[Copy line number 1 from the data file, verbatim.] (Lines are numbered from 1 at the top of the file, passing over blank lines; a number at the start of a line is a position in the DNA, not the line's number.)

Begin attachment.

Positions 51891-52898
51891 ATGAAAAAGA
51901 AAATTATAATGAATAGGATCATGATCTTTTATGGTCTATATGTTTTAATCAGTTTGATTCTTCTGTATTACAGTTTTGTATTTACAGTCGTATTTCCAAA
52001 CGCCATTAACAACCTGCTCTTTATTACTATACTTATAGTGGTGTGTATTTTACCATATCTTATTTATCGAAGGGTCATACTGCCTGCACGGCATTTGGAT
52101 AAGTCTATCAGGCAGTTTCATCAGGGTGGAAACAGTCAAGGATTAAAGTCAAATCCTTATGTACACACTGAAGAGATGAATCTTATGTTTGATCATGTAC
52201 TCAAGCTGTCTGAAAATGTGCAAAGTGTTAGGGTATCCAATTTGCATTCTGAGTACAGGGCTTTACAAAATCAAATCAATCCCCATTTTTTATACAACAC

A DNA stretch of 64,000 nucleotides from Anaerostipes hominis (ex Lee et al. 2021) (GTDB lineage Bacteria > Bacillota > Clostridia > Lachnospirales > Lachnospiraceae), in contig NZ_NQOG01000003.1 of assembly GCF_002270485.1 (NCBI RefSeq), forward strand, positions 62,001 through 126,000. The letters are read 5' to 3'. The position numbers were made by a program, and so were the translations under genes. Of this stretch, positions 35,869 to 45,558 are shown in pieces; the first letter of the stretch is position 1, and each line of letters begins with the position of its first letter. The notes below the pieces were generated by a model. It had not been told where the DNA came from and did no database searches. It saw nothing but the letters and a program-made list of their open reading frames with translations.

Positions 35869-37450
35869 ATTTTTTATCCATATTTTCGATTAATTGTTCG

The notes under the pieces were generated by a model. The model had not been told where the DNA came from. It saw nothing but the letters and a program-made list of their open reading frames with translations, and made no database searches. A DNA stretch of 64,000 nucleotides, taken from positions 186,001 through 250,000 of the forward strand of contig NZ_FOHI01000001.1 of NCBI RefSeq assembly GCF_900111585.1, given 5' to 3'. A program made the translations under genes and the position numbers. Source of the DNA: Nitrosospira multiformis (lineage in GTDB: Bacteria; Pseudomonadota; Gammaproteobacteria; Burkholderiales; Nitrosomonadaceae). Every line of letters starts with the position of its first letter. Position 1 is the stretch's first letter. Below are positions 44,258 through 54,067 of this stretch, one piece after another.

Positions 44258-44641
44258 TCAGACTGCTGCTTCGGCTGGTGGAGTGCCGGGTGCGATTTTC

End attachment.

Positions 51891-52898